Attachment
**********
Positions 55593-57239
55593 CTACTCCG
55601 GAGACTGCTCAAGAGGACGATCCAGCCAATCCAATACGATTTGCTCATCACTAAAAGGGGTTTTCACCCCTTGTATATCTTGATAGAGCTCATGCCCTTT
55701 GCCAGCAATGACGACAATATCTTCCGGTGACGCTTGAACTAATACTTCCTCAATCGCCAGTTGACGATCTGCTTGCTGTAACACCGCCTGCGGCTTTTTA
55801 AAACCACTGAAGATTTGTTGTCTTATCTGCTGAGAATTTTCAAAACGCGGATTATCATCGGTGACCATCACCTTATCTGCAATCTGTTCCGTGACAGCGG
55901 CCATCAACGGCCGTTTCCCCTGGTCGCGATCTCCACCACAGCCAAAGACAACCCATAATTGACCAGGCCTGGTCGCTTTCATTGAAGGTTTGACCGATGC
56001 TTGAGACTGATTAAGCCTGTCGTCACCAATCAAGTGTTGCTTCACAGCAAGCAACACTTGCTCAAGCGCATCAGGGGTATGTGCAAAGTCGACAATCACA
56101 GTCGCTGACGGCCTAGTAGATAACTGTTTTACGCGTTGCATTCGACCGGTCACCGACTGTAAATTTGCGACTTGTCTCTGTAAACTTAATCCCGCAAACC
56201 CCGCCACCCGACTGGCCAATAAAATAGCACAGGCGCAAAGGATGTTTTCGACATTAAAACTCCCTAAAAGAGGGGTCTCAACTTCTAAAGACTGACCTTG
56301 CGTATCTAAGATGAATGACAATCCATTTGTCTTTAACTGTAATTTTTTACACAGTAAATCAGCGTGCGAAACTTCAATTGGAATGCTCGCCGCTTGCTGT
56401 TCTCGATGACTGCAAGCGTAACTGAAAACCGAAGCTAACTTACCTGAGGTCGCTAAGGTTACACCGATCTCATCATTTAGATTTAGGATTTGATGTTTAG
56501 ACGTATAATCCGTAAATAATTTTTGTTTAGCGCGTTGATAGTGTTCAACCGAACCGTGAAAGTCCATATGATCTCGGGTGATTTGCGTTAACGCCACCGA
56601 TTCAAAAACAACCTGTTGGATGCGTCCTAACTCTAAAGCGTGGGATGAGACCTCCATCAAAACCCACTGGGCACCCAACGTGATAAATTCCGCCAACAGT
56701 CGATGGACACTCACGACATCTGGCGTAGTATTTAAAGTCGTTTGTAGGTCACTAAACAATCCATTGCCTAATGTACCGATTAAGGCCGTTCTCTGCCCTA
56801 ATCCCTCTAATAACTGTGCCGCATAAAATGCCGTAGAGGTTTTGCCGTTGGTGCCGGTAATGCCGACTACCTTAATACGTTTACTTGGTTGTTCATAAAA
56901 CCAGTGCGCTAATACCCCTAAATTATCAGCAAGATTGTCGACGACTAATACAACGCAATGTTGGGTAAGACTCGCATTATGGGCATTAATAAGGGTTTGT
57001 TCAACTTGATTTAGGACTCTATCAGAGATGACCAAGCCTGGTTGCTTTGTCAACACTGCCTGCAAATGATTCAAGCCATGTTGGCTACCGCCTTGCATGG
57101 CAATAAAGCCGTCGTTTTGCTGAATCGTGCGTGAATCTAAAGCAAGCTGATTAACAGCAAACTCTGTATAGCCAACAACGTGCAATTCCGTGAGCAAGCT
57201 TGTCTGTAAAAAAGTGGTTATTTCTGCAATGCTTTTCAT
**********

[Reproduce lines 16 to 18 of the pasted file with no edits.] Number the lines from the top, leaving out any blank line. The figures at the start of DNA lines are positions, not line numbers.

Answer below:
56901 CCAGTGCGCTAATACCCCTAAATTATCAGCAAGATTGTCGACGACTAATACAACGCAATGTTGGGTAAGACTCGCATTATGGGCATTAATAAGGGTTTGT
57001 TCAACTTGATTTAGGACTCTATCAGAGATGACCAAGCCTGGTTGCTTTGTCAACACTGCCTGCAAATGATTCAAGCCATGTTGGCTACCGCCTTGCATGG
57101 CAATAAAGCCGTCGTTTTGCTGAATCGTGCGTGAATCTAAAGCAAGCTGATTAACAGCAAACTCTGTATAGCCAACAACGTGCAATTCCGTGAGCAAGCT